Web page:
Those in a point of service setting pay for fraud twice, once stemming from the initial act of fraud and a second time as a result of cost of goods, services and even insurance rates increases. Biometric verification can help resolve the problem of ID fraud and provide the point of service person that the customer presented is the actual person represented on the ID. The benefit of a biometric verification is that legitimate multiple IDs can be linked to a single person through one unique biometric fingerprint records. The additional benefit is that this unique biometric fingerprint cannot be utilized in multiple fraudulent IDs.
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Example 1: Biometric smart card for Social Security proposed:
Current Social Security cards have limited security features and have no photo or biometric data and thus can be easily faked. In an effort to help combat identity theft and fraud, U.S. Rep. Mark Kirk (R-Ill.) is proposing a new Social Security card that would be based on the same technology the U.S. Department of Defense uses for the Common Access Card. The proposed cards would feature a photograph and fingerprint, as well as a computer chip, bar code and magnetic strip.
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Example 2: New technology to protect pension funds from social security fraud:
Pension funds all over the world are confronted with the problem of misrepresentation for claiming pensions, which has resulted in huge loss to their legitimate beneficiaries. A Philippine-based pension fund has brought to the U.S. a technology mix that could put an end to fraud that often takes place in the delivery of social security benefits across nations. The Government Service Insurance System (GSIS) of Philippines unveiled on March 6, 2007 at the Philippine Center Building in San Francisco the GSIS Wireless Automated Processing System (GW@PS) to serve its pensioners and members in the area. The GW@PS is a home-blend of some of the most modern technologies—such as biometrics, smart card, and virtual private network—all working together to efficiently deliver social benefits while increasing safeguards against common claims fraud.
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Example 2: Trust in smartcards to prevent Internet and credit card fraud:
Internet fraud may perhaps one of the safest and economical ways of doing fraud, because for the person doing fraud there is no need to present any fake ID or give out social security number for online purchases. Perhaps that is why credit card fraud is 8 to 9 times more common in online channels than it is in traditional channels. If somehow a criminal minded person comes to know the credit card details and name of some other person then the criminal minded person can purchase products online using the credit card information of the other person. If a person losses his credit card or purse then at least he will take measures to cancel the card the moment he realizes it is missing, but if he has the card and just his information on the card is stolen then he will not realize his information has been compromised until he checks his credit card statement. If the person who is the victim of fraud does not check his credit card account periodically then he may not be aware of the fraud for a long time, resulting in huge loss for him.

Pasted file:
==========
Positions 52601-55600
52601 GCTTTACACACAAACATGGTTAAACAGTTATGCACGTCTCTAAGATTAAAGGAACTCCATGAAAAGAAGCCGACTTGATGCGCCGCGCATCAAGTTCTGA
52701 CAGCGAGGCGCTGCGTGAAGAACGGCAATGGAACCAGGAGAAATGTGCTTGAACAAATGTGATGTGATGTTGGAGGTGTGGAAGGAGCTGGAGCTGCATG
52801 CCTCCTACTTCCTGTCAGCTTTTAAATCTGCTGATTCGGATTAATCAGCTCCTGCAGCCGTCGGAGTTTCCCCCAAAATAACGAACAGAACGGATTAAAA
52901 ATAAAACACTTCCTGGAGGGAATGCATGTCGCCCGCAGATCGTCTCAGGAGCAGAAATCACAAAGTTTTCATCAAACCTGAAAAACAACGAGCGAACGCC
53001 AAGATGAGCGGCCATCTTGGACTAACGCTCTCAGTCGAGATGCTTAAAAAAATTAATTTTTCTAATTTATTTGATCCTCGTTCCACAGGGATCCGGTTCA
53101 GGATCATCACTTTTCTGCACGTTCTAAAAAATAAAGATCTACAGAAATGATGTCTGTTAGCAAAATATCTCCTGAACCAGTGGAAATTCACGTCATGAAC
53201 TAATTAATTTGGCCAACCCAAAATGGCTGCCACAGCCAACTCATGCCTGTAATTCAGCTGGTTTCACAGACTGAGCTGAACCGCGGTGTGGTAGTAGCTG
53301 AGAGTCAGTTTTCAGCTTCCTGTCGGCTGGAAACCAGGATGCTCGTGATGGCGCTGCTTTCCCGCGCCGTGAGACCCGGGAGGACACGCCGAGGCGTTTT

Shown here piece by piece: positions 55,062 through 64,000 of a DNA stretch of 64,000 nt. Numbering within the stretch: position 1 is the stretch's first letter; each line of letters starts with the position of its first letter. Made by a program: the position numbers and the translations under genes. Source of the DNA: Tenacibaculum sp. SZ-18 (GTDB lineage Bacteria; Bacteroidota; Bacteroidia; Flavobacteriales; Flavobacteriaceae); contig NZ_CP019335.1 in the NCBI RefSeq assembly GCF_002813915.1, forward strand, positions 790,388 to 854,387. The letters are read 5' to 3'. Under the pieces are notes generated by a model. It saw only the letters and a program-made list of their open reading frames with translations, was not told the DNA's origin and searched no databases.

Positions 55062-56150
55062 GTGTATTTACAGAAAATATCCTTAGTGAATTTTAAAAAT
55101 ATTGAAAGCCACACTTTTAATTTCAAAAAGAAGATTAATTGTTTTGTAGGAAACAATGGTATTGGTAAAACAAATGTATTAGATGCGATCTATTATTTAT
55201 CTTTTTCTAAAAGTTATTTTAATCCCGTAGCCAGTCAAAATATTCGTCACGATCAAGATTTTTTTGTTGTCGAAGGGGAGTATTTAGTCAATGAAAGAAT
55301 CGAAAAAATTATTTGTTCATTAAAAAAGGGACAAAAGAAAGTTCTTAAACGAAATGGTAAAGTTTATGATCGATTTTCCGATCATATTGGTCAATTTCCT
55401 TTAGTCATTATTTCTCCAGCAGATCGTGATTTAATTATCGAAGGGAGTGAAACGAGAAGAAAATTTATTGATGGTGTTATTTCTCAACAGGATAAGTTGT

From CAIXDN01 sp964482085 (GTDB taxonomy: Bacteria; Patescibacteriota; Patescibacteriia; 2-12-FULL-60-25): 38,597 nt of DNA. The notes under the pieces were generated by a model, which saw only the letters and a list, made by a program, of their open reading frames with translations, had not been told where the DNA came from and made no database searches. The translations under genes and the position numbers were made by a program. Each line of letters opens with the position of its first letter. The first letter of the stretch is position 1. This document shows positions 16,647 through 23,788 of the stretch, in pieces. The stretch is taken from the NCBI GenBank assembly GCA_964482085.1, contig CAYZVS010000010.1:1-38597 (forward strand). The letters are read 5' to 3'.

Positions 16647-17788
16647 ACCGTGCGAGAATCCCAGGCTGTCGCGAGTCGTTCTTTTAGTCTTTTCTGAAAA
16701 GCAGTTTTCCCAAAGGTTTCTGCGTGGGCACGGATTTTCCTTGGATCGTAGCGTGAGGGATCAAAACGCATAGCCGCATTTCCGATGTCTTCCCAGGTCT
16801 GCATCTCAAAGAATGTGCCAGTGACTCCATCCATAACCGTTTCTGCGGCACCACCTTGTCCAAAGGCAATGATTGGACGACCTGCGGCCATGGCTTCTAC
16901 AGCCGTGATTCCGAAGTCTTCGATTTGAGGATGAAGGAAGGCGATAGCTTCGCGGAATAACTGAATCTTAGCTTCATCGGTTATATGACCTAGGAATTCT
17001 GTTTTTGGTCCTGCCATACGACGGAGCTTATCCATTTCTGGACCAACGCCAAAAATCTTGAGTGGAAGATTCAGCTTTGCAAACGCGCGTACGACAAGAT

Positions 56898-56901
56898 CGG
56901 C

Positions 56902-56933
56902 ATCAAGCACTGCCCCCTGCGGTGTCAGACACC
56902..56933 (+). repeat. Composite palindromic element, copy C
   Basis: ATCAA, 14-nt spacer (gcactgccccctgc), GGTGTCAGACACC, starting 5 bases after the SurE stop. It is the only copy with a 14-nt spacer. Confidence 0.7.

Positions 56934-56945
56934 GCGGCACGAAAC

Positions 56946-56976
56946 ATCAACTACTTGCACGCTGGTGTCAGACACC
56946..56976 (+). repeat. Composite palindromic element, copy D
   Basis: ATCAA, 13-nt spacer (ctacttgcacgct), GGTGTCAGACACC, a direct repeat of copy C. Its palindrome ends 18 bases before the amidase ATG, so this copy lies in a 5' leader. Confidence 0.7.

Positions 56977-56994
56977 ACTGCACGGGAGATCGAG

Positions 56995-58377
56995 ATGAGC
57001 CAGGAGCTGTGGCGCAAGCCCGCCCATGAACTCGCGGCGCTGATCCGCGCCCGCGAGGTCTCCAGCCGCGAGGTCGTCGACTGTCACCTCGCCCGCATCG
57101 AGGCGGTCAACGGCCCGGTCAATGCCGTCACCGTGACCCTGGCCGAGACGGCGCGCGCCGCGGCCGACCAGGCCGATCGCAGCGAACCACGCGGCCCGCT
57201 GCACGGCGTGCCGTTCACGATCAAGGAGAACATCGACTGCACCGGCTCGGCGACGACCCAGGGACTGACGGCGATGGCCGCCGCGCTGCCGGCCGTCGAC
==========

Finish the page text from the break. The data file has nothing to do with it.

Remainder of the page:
One way to prevent internet fraud is by using biometric smartcards. Outfitted with a small microprocessor, smart cards perform all the functions of a traditional credit card, but provide greatly improved security as well as a range of specialized applications that take advantage of the card's ability to store and process personalized data. Smartcards are safer than credit cards because one can't just type a card number and expiration date into an online form or present the card to a sales agent at store or use it in a gas station. One must physically pass the smart card through a specialized card reader that communicates with the smartcard's built-in processor and data storage. Users can securely store personal data in the smartcards, which they can then share selectively to reduce the time they spend filling out tedious forms. Merchants can benefit because they can use the smart cards to offer electronic coupons or other special promotions aimed at improving sales and customer loyalty. Smart cards are also an excellent fit for multichannel sales because they are truly portable and can be used in a variety of settings--from physical stores to PCs to mobile phones--as long as those settings are equipped with card readers. People in European countries have been doing online and physical monetary transactions using smartcards for many years, but in the United States the technology is still new because the major credit-card companies didn't embrace the technology when it was first introduced--probably because it would have meant replacing billions of dollars' worth of existing technology. But now that the liability for credit-card fraud has shifted from merchants to card issuers there is considerable need for smartcards in United States to prevent fraud. Most analysts forecast fairly broad adoption of smart cards in the United States in the next two to three years.